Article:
## Section10.3Bernoulli Trials

Suppose we have a jar with $$7$$ marbles, four of which are red and three are blue. A marble is drawn at random and we record whether it is red or blue. The probability $$p$$ of getting a red marble is $$4/7\text{;}$$ and the probability of getting a blue is $$1-p=3/7\text{.}$$

Now suppose the marble is put back in the jar, the marbles in the jar are stirred, and the experiment is repeated. Then the probability of getting a red marble on the second trial is again $$4/7\text{,}$$ and this pattern holds regardless of the number of times the experiment is repeated.

It is customary to call this situation a series of Bernoulli trials. More formally, we have an experiment with only two outcomes: success and failure. The probability of success is $$p$$ and the probability of failure is $$1-p\text{.}$$ Most importantly, when the experiment is repeated, then the probability of success on any individual test is exactly $$p\text{.}$$

We fix a positive integer $$n$$ and consider the case that the experiment is repeated $$n$$ times. The outcomes are then the binary strings of length $$n$$ from the two-letter alphabet $$\{S,F\}\text{,}$$ for success and failure, respectively. If $$x$$ is a string with $$i$$ successes and $$n-i$$ failures, then $$P(x)=\binom{n}{i}p ^i(1-p)^{n-i}\text{.}$$ Of course, in applications, success and failure may be replaced by: head/tails, up/down, good/bad, forwards/backwards, red/blue, etc.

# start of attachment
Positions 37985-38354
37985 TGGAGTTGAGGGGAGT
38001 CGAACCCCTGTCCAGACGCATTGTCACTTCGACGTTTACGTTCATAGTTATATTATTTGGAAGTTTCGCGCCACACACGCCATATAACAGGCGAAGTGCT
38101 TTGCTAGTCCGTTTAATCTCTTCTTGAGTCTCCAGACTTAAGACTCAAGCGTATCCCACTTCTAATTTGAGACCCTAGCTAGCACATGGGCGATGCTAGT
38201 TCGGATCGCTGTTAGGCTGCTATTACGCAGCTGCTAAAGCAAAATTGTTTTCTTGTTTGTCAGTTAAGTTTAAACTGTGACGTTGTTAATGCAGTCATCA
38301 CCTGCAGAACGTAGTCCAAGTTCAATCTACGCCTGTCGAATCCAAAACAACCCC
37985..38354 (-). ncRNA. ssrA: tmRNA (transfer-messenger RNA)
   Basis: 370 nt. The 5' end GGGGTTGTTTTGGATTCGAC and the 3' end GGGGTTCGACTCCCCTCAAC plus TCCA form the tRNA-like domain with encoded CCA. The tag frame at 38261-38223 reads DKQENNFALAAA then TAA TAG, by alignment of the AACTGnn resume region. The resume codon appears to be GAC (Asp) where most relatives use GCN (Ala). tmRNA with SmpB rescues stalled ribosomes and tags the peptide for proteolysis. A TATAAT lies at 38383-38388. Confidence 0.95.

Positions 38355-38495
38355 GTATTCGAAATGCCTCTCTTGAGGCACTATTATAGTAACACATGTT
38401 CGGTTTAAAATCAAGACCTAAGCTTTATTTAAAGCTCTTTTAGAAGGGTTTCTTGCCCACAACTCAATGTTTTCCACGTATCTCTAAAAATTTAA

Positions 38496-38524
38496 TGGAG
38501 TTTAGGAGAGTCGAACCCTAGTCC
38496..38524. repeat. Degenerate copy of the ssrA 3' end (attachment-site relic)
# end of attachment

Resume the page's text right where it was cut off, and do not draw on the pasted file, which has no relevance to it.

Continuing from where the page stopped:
###### Example10.12.

When a die is rolled, let's say that we have a success if the result is a two or a five. Then the probability $$p$$ of success is $$2/6=1/3$$ and the probability of failure is $$2/3\text{.}$$ If the die is rolled ten times in succession, then the probability that we get exactly four successes is $$C(10,4)(1/3)^4 (2/3)^{6}\text{.}$$

###### Example10.13.

A fair coin is tossed $$100$$ times and the outcome (heads or tails) is recorded. Then the probability of getting heads $$40$$ times and tails the other $$60$$ times is

\begin{equation*} \binom{100}{40}\left(\frac{1}{2}\right)^{40}\left(\frac{1}{2}\right)^{60} =\frac{\binom{100}{40}}{2^{100}}. \end{equation*}
###### Discussion10.14.

Bob says that if a fair coin is tossed $$100$$ times, it is fairly likely that you will get exactly $$50$$ heads and $$50$$ tails. Dave is not so certain this is right. Carlos fires up his computer and in few second, he reports that the probability of getting exactly $$50$$ heads when a fair coin is tossed $$100$$ times is

\begin{equation*} \frac{12611418068195524166851562157}{158456325028528675187087900672} \end{equation*}

which is $$.079589\text{,}$$ to six decimal places. In other words, not very likely at all. Xing is doing a modestly more complicated calculation, and he reports that you have a $$99$$% chance that the number of heads is at least $$20$$ and at most $$80\text{.}$$ Carlos adds that when $$n$$ is very large, then it is increasingly certain that the number of heads in $$n$$ tosses will be close to $$n/2\text{.}$$ Dave asks what do you mean by close, and what do you mean by very large?